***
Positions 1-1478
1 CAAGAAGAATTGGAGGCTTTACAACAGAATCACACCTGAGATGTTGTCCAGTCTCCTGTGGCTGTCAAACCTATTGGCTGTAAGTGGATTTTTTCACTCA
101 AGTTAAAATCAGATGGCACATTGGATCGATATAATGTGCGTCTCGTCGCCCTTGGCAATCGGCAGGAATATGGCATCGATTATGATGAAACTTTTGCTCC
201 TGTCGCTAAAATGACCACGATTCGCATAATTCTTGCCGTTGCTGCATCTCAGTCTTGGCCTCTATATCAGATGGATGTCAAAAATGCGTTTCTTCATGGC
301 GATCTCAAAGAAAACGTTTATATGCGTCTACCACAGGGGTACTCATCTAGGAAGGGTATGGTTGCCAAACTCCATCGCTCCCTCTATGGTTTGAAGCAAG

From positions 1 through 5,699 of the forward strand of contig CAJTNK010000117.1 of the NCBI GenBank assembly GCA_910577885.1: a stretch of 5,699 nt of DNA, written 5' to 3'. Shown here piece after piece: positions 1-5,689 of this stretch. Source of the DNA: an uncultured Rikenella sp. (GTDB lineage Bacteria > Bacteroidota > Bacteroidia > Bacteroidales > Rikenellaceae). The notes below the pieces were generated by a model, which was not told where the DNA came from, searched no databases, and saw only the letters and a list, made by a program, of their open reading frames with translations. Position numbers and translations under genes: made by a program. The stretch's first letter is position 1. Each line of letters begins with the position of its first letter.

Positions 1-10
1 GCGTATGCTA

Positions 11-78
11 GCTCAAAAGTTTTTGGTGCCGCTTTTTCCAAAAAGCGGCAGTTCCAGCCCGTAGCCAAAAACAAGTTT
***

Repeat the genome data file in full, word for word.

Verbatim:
Positions 1-1478
1 CAAGAAGAATTGGAGGCTTTACAACAGAATCACACCTGAGATGTTGTCCAGTCTCCTGTGGCTGTCAAACCTATTGGCTGTAAGTGGATTTTTTCACTCA
101 AGTTAAAATCAGATGGCACATTGGATCGATATAATGTGCGTCTCGTCGCCCTTGGCAATCGGCAGGAATATGGCATCGATTATGATGAAACTTTTGCTCC
201 TGTCGCTAAAATGACCACGATTCGCATAATTCTTGCCGTTGCTGCATCTCAGTCTTGGCCTCTATATCAGATGGATGTCAAAAATGCGTTTCTTCATGGC
301 GATCTCAAAGAAAACGTTTATATGCGTCTACCACAGGGGTACTCATCTAGGAAGGGTATGGTTGCCAAACTCCATCGCTCCCTCTATGGTTTGAAGCAAG

From positions 1 through 5,699 of the forward strand of contig CAJTNK010000117.1 of the NCBI GenBank assembly GCA_910577885.1: a stretch of 5,699 nt of DNA, written 5' to 3'. Shown here piece after piece: positions 1-5,689 of this stretch. Source of the DNA: an uncultured Rikenella sp. (GTDB lineage Bacteria > Bacteroidota > Bacteroidia > Bacteroidales > Rikenellaceae). The notes below the pieces were generated by a model, which was not told where the DNA came from, searched no databases, and saw only the letters and a list, made by a program, of their open reading frames with translations. Position numbers and translations under genes: made by a program. The stretch's first letter is position 1. Each line of letters begins with the position of its first letter.

Positions 1-10
1 GCGTATGCTA

Positions 11-78
11 GCTCAAAAGTTTTTGGTGCCGCTTTTTCCAAAAAGCGGCAGTTCCAGCCCGTAGCCAAAAACAAGTTT